Nowadays, beanies are a given when it comes to your wardrobe. Most people have multiple beanies in different colors and even sizes. It seems as though there’s not a single celebrity that doesn’t step out in a beanie during the winter months, and sometimes will even wear a beanie as a fashion statement in the summer. Right now, Carhartt beanies (Amazon) are all the rage with celebrities like Jennifer Lawrence and Rihanna sporting them in the public eye.
Even though beanies are such a popular and common part of your closet, you probably don’t know much about how beanies got their start. Here’s a little about the origin of beanies hats that you probably don’t know.
How did the beanie get its name?
There’s some debate about how the beanie hat actually got its name. Although the actual origin isn’t known, here are the three theories that etymologists believe could be true. The beanie could be named after a button on the top of the original “beanie” hat that may have been referred to as a “bean”.
Beanie could also come from the evolution of the word for a type of Medieval hat that was often worn by students called a bejaunus or beanus. The last theory is much more simple. Some believe that the term beanie might simply have come about, because the head was referred to as a “bean” in slang during the 1900s. The world may never know where the term actually came from, but it’s fun to consider the options.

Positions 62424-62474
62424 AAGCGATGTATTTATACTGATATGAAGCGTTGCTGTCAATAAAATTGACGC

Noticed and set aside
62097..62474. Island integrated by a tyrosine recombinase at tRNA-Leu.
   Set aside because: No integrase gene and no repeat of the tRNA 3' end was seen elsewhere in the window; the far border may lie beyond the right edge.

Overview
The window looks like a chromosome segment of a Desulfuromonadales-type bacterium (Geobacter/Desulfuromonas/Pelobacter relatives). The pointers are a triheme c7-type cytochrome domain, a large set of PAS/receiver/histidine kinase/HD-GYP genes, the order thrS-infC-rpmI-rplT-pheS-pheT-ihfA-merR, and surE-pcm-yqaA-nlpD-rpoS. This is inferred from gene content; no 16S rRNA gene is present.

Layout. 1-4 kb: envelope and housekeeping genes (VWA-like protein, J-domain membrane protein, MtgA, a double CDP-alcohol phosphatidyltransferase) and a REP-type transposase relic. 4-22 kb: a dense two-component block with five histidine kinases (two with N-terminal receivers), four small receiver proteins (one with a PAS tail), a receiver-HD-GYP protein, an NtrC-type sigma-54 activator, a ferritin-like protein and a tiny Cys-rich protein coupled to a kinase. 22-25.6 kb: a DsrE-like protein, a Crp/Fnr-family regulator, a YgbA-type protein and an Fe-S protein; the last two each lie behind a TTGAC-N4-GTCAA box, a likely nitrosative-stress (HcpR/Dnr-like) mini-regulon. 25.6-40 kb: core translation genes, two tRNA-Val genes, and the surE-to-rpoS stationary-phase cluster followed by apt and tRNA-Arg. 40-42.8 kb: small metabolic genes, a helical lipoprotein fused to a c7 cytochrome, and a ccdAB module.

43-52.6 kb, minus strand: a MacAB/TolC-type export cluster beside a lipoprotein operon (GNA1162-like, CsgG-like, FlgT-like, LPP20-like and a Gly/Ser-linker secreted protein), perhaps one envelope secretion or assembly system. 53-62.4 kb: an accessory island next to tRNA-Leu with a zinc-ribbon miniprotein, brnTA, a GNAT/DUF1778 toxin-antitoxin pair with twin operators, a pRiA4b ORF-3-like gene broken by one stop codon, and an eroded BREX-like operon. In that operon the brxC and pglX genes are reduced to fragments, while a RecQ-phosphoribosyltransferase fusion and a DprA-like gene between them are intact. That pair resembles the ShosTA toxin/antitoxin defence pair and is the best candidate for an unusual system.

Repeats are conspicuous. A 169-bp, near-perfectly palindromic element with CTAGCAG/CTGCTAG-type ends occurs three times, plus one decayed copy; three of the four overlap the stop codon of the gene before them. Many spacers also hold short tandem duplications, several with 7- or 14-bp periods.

Beanies were the hats of scholars.
A type of beanie has had a place on people’s heads dating all the way back to Medieval times! Yellow hats were worn in universities, presumably as a symbol of their pursuit of knowledge amongst other functional reasons, like warmth and to deter pests, like lice.
The beanie’s academic life didn’t end. Starting in the 1950s, Freshmen on many universities were required to wear beanies. In some ways it was considered to be a type of hazing. Shockingly, some universities still supply their freshmen with beanies, even though they’re no longer required to wear them as a nod to the old 1950s tradition.
Beanies were also the hats of hard working middle-class men.
Perhaps beanies are so popular, not because of their place in academia, but rather their functional use for hard working men. Blue collar workers like mechanics and welders adopted the beanie, because it’s extremely functional. A beanie allowed them to easily keep hair out of their faces while working. It was ideal, too, because the knit material kept them warm in the cold, but cool enough in warmer temperatures. Unlike other types of hats, beanies also don’t have brims that might obstruct their view from what they were working on. Considering that working conditions could be dangerous for blue collar workers, having their full field of vision was potentially a life-saving commodity.